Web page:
When it comes to cleanliness with regard to transport systems, there’s no doubt that the metro trumps the railways. The reason: efficient planning and supervision.
To clean 11 metro stations, which handle a commuter flow of three lakh daily, a workforce of 265 people is deployed, which works out to 24 workers a station on average.
Western Railway also has 24 workers looking after the upkeep of each station. But it handles 12 times as many passengers.
Manpower, however, is not the only consideration. Implementation is an area where the metro stands out. In addition to 24 workers on each metro station, there are also supervisors and station masters to monitor irregularities. On the other hand, there is limited supervision at Central Railway and Western Railway stations.
The railway authorities are not the only culprits. Citizens seldom hesitate to spit on railway platforms or throw wrappers out of the window, thus contributing to a filthy environment.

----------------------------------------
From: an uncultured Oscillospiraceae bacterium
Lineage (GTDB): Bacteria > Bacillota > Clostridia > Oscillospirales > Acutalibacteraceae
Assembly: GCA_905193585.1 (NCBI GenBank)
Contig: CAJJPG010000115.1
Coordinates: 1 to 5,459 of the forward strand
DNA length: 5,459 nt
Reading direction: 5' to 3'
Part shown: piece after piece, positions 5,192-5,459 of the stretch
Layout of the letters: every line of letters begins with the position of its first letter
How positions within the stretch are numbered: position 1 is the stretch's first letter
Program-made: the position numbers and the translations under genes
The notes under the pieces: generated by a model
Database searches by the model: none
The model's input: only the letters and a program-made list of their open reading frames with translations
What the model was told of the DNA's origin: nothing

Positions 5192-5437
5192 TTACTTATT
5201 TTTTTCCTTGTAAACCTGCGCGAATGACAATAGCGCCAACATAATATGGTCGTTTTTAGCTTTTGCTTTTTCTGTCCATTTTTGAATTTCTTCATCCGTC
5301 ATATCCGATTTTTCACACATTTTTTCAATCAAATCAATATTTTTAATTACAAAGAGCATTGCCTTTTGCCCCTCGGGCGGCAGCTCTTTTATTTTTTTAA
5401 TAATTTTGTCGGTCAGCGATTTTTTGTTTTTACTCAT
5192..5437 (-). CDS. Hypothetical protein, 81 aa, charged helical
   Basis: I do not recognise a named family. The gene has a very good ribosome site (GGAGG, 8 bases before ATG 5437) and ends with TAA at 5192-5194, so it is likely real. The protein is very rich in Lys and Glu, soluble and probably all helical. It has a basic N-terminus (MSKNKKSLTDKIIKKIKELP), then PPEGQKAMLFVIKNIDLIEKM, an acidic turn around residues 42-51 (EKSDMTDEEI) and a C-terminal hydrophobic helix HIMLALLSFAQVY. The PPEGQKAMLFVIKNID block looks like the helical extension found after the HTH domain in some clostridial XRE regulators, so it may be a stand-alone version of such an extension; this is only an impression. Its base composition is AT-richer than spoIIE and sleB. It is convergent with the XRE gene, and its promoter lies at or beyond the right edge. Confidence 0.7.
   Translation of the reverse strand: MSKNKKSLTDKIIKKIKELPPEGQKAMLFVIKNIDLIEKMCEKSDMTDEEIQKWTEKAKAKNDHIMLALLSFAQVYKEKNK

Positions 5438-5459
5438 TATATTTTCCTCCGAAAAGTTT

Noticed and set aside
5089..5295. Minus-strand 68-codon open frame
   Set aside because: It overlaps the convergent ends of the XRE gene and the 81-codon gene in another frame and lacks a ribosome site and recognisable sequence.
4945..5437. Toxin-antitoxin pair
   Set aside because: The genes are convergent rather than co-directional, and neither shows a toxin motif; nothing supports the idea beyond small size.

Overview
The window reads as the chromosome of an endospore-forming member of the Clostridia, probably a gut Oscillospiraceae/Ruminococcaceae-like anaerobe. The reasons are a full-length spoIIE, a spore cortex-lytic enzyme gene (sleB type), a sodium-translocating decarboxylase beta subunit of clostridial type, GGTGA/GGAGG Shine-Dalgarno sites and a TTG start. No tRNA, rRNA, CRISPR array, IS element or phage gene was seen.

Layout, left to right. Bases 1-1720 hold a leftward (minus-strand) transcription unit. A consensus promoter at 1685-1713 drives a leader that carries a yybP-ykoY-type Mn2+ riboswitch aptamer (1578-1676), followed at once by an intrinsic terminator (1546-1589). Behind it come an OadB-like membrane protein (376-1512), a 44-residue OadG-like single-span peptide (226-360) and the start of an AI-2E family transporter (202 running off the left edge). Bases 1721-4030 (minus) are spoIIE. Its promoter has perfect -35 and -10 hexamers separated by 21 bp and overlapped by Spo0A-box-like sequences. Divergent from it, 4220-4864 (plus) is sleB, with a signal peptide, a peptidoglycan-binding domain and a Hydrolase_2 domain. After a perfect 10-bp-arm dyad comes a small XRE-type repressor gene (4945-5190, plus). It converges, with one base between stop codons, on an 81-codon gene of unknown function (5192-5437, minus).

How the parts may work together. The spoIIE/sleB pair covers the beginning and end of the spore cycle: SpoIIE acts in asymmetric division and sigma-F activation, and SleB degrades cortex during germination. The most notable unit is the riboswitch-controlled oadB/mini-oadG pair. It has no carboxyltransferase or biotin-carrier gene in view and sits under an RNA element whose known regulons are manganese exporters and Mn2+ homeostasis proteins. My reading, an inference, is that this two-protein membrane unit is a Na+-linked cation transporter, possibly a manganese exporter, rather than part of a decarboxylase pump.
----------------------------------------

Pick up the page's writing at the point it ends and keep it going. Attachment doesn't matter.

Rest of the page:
But while travelling on the metro, the same citizens think twice. Banning eatables on the metro has proved to be an effective measure in ensuring cleanliness. There are at least three attendants on each platform to keep a check on commuters.
Officials feel that adopting a similar approach for the railways is close to impossible and a change in attitude is the need of the hour.
“The number of people travelling (on trains) is very high and keeping tabs on each commuter is extremely difficult,” said Sharat Chandrayan, public relations officer, Western Railway. “There is a train every three minutes and we have a very small window to keep the tracks clean. In such a scenario, cooperation from the public is very important.”